Staunton, February 27 – Vladimir Putin’s frontal attack against the non-Russian nations within the borders of the Russian Federation by eliminating the requirement that people who live in the republics study the language of the titular nationality has attracted widespread attention and condemnation by many non-Russians.
But another tactic the Kremlin is employing has not: cutting off the two major language groups with ties to important co-ethnic countries abroad and promoting Russian rather than any other common language at meetings nominally devoted to promoting these groups, a “hybrid” attack designed to reduce these nations to Russian ethnic groups.
As Ramazan Alpaut of the IdelReal portal points out, this approach was very much in evidence at the just-completed Fourth Festival of Turkic Youth in Kazan where the Turkic peoples of Russia were represented but not Turkey and where the common language being promoted wasn’t Turkic but Russian (idelreal.org/a/29063142.html).
The meeting attracted some 70 participants from the following Turkic peoples -- the Chuvash, the Kazakhs, the Kryashens, the Bashkirs, the Nogays, the Balkars, the Karachays, the Kumyks, the Kyrgyz, the Altays, and the Crimean Tatars – and had as its common language Russian.
As a result, its sessions sent three messages: First, these groups should think of themselves not as part of a common Turkic world but as members of a more limited “Russian Turkic” one. Second, they should use Russian rather than any common Turkic tongue. And third, they should identify as ethnic groups rather than as ethno-territorial nations.
Not only does that set the stage for the reduction in their status from nations to ethnic groups, using the notions of the Stalinist paradigm that still defines much of the thinking in Moscow, but it also is designed to set the stage for the destruction of the non-Russian republics and for the reduction of these proud nations to the status of Russian-speaking ethnic groups.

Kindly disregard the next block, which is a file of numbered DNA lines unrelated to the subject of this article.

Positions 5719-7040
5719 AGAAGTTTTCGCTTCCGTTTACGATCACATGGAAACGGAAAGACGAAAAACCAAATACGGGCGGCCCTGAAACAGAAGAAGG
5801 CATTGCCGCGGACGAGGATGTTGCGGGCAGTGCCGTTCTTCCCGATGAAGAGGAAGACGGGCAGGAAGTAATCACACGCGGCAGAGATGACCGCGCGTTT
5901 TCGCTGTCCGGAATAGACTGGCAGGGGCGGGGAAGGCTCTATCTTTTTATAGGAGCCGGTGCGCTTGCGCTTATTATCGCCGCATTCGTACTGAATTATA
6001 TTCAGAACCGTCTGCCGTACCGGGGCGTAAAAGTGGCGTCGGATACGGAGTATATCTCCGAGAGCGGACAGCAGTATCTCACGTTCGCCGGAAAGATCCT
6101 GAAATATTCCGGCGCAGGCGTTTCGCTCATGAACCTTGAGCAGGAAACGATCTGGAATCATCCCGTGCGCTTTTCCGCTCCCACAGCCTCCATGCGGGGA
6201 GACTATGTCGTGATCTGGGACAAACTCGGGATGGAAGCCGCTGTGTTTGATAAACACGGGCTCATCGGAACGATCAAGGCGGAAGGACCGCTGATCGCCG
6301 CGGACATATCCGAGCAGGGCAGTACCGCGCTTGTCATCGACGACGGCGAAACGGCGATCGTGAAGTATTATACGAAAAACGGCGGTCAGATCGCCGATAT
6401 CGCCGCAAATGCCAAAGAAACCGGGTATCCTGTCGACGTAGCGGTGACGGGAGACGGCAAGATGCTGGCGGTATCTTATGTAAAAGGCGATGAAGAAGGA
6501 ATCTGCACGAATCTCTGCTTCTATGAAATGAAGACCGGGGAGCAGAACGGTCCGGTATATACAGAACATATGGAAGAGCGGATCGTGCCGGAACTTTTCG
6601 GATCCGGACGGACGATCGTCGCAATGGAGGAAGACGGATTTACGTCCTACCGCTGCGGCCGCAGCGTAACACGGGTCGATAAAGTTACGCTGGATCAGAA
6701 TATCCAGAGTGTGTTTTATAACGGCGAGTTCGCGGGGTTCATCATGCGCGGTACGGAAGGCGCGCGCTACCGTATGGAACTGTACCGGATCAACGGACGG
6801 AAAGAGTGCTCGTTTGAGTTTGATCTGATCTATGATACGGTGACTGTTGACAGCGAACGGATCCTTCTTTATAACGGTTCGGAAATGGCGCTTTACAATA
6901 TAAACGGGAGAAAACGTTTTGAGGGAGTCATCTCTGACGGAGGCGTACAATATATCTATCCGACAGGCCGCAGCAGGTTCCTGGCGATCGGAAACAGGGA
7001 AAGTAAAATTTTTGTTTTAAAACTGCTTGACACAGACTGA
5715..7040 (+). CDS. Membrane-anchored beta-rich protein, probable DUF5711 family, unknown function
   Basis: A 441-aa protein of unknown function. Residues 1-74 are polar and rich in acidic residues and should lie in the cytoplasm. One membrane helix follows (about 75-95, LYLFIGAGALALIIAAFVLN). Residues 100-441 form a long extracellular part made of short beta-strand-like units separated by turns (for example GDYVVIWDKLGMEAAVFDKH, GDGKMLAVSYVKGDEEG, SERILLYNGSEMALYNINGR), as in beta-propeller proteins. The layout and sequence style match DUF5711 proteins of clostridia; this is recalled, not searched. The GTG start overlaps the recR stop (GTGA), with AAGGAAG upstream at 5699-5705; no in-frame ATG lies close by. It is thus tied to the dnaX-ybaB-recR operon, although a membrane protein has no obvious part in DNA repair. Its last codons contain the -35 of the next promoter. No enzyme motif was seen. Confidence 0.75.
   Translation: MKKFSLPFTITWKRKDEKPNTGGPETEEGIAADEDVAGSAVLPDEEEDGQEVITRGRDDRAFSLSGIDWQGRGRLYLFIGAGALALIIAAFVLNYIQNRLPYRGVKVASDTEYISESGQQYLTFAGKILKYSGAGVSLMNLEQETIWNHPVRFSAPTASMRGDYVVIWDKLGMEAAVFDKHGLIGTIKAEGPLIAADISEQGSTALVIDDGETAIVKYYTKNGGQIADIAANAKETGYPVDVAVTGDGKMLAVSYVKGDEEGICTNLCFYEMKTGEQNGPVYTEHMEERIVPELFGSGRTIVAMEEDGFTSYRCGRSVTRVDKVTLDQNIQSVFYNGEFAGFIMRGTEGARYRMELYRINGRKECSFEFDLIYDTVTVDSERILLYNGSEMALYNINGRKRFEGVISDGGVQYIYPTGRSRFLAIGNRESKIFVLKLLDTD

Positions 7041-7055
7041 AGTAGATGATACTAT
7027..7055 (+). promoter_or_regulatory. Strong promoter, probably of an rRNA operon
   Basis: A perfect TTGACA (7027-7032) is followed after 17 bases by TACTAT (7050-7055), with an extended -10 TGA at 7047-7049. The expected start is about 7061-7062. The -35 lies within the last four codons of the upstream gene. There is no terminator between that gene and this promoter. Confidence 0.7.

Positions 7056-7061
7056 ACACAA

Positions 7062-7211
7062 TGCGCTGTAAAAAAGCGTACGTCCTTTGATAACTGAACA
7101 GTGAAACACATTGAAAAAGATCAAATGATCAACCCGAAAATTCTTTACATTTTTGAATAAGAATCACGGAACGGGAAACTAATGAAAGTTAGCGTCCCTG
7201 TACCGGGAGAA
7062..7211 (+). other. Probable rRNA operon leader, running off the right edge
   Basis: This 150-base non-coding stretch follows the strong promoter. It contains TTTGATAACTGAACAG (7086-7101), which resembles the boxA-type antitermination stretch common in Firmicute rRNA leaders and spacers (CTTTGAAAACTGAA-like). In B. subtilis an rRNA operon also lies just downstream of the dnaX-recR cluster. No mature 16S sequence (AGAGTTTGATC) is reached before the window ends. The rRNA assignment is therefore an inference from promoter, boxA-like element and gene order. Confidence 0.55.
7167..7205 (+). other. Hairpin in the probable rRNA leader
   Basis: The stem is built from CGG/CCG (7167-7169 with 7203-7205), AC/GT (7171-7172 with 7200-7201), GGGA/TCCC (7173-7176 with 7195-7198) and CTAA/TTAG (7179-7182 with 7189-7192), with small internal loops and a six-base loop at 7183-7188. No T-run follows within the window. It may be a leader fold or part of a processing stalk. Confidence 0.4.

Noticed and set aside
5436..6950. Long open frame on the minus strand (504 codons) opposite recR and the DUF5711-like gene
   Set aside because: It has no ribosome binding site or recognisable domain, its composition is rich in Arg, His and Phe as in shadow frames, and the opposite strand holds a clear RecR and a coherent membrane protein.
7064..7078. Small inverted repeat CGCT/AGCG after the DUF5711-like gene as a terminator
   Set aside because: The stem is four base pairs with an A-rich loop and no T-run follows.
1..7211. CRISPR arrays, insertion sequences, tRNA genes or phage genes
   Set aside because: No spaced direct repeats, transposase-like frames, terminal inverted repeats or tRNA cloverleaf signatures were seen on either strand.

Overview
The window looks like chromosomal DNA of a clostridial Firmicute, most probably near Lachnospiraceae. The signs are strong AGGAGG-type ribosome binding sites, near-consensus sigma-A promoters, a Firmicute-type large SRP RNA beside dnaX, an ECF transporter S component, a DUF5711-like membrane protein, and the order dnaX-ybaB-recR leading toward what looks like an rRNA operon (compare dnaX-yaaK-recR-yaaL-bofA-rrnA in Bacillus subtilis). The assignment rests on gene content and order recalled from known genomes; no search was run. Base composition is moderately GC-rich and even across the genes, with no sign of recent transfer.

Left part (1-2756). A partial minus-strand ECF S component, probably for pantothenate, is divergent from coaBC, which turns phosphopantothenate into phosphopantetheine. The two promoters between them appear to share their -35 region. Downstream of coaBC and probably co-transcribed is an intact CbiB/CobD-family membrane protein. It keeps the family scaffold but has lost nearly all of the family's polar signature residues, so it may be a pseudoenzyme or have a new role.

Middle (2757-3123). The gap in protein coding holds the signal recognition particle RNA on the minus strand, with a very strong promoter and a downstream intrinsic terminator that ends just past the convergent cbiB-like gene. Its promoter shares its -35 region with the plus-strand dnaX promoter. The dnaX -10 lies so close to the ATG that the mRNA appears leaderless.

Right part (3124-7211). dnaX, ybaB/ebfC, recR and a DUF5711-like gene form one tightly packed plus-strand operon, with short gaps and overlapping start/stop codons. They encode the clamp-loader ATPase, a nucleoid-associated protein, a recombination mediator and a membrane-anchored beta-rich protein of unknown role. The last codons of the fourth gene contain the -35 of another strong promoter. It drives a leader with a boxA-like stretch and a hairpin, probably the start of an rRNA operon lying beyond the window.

Alpaut argues that the occasion for this shift was the cooling of relations between Moscow and Ankara after Turkey’s downing of a Russian plane, an event that led to the breaking off of most contacts between the two countries. Since then, Moscow has worked to keep Turkic groups inside Russia and the CIS isolated from Turkey because of its views that Ankara will always pursue a pan-Turkic agenda.
But how far Moscow is prepared to go, he continues, is suggested by what he calls “the Finno-Ugric precedent,” the set of policies the Russian government has pursued to prevent Russia’s numerous Finno-Ugric nations from falling into the orbit of the three independent Finno-Ugric countries, Finland, Hungary and Estonia.
In the 1990s, the three Finno-Ugric countries created a set of institutions to reach out to Finno-Ugric groups inside the then more open Russian Federation. In response, Moscow created duplicate ones limited to the Finno-Ugrics of Russia and intended both to enhance Russian control and to allow Moscow to use these against the three Finno-Ugric states.
As offensive weapons, the Moscow-organized groups largely failed; but they did promote the use of Russian rather than the Finno-Ugric languages and the notion that these peoples were not nations which should have their own territories but rather ethnic groups which do not merit such things.
Partially as a result of this approach, the Finno-Ugric peoples of the Russian Federation have suffered a significant decline in the percentage of their members who speak their national languages – although the retention of ethnic identity even among new Russian-only speakers is high testifying to the importance of these nations for their members.
It seems clear, Alpaut concludes, that the Turkic peoples face a similar “hybrid” attack now and can hardly count on Moscow to help them survive as nations.